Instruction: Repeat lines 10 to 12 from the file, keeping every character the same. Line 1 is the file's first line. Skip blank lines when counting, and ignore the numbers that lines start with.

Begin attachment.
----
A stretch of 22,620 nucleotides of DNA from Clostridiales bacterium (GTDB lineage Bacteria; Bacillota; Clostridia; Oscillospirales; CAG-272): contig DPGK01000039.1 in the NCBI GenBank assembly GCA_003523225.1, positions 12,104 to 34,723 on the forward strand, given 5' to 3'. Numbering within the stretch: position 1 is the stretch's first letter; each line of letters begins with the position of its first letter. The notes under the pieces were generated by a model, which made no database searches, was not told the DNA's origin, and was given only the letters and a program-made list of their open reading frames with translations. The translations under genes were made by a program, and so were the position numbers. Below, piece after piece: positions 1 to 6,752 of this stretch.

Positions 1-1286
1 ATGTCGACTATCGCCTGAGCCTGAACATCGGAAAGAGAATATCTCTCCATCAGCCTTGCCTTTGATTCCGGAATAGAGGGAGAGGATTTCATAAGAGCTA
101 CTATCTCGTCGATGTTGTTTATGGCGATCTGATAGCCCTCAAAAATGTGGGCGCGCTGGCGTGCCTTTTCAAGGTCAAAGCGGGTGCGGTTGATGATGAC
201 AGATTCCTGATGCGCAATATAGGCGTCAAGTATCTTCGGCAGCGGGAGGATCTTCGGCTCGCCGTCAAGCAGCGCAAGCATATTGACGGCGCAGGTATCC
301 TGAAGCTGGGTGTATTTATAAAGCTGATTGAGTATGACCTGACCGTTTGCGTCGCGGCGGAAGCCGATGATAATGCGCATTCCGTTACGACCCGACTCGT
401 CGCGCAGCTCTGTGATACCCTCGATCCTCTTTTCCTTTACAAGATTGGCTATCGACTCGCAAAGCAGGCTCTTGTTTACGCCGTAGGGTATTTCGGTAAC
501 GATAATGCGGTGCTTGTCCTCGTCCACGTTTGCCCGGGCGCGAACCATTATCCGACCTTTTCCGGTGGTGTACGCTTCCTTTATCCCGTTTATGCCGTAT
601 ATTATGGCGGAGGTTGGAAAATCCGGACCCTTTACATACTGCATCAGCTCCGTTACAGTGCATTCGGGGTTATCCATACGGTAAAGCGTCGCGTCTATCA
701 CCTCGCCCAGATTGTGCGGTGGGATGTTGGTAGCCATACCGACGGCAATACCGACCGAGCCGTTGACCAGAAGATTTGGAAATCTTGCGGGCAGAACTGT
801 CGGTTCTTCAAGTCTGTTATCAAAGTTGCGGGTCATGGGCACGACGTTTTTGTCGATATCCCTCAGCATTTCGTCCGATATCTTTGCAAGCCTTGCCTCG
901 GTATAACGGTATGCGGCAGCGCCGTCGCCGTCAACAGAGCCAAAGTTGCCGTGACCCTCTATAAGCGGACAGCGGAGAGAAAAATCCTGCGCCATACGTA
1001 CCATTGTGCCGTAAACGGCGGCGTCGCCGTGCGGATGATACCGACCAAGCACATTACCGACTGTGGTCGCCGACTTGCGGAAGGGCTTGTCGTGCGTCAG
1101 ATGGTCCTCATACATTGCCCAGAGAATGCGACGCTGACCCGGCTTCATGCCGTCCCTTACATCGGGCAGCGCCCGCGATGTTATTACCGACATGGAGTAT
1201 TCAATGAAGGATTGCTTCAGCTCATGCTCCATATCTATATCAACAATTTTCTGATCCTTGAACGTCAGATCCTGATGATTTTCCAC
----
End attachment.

701 CCTCGCCCAGATTGTGCGGTGGGATGTTGGTAGCCATACCGACGGCAATACCGACCGAGCCGTTGACCAGAAGATTTGGAAATCTTGCGGGCAGAACTGT
801 CGGTTCTTCAAGTCTGTTATCAAAGTTGCGGGTCATGGGCACGACGTTTTTGTCGATATCCCTCAGCATTTCGTCCGATATCTTTGCAAGCCTTGCCTCG
901 GTATAACGGTATGCGGCAGCGCCGTCGCCGTCAACAGAGCCAAAGTTGCCGTGACCCTCTATAAGCGGACAGCGGAGAGAAAAATCCTGCGCCATACGTA